- 25 September 2019
- 2 min read
Study shows music has a calming influence on elderly dementia patients
The use of music playlists in A&E wards was found to have a calming effect on almost all elderly dementia patients in a trial.
Music deals with distress non-pharmacologically
In an eight-week project carried out by NHS Fife, an MP3 player was loaded with songs from a variety of genres and given to patients displaying stress and agitation, along with headphones or mini speakers.
Researchers found the use of music as a diversion technique significantly reduced levels of agitation and led to them becoming markedly less stressed during clinical procedures in 96% of cases.
Now the technique has been introduced in post-theatre recovery and wards with elderly patients after the success of the trial, carried out in conjunction with music and dementia charity Playlist For Life.
Helen Skinner, an Alzheimer Scotland dementia nurse consultant, said: “Patients can be distressed when they come to A&E and we initially try to deal with that distress non-pharmacologically.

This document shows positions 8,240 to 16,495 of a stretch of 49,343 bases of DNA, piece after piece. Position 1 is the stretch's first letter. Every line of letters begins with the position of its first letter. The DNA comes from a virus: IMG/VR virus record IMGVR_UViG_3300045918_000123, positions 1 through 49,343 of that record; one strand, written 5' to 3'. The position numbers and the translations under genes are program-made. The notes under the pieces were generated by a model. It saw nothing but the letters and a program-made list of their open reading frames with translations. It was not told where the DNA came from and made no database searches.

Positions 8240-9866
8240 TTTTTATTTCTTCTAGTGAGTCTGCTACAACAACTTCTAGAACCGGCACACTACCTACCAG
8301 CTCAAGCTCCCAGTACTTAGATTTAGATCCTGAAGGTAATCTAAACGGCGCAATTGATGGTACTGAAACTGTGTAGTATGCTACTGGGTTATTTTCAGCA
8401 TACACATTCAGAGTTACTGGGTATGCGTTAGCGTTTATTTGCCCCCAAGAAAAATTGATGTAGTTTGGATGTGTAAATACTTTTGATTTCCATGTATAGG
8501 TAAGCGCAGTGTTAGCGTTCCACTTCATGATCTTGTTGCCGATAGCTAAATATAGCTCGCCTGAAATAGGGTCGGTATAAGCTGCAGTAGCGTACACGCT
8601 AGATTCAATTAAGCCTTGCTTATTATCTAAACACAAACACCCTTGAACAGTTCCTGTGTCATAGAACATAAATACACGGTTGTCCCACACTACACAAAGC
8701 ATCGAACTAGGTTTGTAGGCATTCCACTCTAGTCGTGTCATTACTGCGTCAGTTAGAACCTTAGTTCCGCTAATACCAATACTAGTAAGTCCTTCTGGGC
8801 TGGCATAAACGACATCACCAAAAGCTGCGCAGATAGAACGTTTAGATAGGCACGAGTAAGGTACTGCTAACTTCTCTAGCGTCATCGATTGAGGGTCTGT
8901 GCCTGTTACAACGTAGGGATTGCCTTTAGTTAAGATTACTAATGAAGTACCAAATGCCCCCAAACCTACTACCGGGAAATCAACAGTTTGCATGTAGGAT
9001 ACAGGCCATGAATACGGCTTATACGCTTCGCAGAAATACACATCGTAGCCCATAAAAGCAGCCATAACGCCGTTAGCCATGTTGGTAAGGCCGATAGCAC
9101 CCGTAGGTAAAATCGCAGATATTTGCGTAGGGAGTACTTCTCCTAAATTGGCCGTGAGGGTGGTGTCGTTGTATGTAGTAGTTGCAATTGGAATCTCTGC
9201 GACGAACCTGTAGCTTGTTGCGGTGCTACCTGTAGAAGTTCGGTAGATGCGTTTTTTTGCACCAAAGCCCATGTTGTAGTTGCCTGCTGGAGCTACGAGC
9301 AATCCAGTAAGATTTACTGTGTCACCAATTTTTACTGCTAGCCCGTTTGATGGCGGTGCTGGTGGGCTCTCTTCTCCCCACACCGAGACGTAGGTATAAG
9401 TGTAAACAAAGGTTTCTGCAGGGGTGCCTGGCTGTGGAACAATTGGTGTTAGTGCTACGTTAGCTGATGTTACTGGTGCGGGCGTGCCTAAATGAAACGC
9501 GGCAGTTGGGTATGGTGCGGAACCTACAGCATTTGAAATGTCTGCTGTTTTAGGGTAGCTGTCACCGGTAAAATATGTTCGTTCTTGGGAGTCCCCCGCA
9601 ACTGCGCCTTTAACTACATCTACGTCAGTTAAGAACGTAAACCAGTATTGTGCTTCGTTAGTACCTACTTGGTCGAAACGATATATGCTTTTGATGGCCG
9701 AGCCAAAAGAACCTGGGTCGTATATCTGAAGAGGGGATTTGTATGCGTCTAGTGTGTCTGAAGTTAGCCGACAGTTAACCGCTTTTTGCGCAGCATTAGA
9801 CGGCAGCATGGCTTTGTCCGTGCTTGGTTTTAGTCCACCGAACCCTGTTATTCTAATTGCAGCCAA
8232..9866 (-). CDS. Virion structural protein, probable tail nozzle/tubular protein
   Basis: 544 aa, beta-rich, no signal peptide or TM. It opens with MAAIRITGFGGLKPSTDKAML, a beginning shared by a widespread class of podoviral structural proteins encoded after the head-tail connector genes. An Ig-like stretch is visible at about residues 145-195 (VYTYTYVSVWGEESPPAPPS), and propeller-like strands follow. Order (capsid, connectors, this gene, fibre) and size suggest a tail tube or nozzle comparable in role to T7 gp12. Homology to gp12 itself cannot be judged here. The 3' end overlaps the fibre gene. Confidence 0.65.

“We’ve found the use of music in an A&E setting has been hugely beneficial in supporting many patients with dementia to help relieve that distress.
“We’d like to see the use of music as a necessity, not a nicety, as part of a wider approach to helping patients and their carers deal with dementia.”
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Music is diversionary
The study, based on trials with 28 patients, featured assessments on nine key behaviours including eye contact, vocalisations, touch, movement to music, laughter and smiling.
It concluded “the use of music complements scientific treatment by distracting people’s attention away from stressful procedures”, which decreases anxiety. Sarah Metcalfe, chief executive of Playlist for Life, said: “The results of the project by NHS Fife are really encouraging.
“Playlist for Life hopes other NHS Trusts adopt the approach to help them enhance not only the level of care they provide to patients living with dementia, but also to support family members and carers.”
Adam Daly, chairman of the old age faculty at the Royal College of Psychiatrists in Scotland, said: “We’re very supportive of any research which is evidence based in helping people with dementia who are distressed, especially where medication can be avoided.
“These interventions can take many novel forms but the use of music, supported by Playlist for Life, has been an exciting development over recent years and it is great to see it has been used to benefit people with dementia, especially within the hospital.”